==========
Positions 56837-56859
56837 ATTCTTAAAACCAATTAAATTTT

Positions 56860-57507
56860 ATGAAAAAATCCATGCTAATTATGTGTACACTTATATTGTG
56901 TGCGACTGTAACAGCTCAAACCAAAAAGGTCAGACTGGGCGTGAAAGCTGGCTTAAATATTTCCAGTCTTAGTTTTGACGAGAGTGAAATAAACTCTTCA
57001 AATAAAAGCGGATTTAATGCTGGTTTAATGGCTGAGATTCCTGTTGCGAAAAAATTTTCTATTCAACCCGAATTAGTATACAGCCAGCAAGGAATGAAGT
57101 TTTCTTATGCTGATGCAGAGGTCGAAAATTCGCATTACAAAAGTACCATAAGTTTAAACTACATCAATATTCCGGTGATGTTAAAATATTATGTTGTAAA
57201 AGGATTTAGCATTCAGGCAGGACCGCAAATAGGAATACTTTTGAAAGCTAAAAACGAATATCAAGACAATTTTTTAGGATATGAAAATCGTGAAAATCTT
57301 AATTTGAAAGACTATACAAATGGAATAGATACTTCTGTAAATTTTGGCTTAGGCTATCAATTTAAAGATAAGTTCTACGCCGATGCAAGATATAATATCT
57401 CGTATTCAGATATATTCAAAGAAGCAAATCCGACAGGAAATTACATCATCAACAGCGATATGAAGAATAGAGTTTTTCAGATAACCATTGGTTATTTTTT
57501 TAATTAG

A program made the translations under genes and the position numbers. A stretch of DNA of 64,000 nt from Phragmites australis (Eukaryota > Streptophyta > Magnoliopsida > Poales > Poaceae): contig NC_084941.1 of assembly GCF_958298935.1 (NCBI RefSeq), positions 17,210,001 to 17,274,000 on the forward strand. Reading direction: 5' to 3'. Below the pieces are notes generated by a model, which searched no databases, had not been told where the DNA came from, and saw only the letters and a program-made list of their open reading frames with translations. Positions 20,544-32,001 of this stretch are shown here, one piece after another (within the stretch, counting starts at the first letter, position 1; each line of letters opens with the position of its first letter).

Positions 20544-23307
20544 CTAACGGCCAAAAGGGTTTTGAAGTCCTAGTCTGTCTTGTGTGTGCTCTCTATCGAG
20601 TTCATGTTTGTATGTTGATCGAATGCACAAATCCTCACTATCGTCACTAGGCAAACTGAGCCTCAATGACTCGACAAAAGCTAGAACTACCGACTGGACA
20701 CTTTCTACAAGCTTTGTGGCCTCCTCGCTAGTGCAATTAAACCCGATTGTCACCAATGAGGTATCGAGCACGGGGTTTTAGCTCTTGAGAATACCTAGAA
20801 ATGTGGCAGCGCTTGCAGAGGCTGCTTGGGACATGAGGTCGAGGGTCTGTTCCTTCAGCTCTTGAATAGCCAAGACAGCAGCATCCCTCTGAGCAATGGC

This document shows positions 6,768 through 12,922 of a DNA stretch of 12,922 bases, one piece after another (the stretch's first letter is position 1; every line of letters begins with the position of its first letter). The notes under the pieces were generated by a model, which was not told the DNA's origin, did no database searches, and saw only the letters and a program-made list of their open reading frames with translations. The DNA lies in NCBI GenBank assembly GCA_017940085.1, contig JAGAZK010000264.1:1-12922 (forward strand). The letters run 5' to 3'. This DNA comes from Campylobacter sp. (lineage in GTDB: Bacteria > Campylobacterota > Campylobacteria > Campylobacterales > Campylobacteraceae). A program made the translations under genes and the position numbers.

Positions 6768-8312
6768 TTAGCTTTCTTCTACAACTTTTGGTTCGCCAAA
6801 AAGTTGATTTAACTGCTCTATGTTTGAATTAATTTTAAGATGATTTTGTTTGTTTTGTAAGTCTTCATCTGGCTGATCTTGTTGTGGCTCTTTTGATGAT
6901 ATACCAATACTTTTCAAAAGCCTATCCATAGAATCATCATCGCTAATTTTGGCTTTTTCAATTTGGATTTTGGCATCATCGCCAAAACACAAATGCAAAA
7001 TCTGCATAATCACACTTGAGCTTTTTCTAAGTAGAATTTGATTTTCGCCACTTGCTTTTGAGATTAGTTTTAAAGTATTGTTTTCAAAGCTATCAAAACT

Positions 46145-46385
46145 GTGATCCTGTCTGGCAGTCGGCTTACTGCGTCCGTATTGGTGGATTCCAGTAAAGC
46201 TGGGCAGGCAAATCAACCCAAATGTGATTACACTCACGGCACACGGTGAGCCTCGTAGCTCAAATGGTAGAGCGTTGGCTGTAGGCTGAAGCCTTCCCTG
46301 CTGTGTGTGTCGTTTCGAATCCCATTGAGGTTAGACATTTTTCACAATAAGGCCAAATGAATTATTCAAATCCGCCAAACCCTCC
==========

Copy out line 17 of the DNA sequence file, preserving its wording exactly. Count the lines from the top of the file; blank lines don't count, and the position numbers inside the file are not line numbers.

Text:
20801 ATGTGGCAGCGCTTGCAGAGGCTGCTTGGGACATGAGGTCGAGGGTCTGTTCCTTCAGCTCTTGAATAGCCAAGACAGCAGCATCCCTCTGAGCAATGGC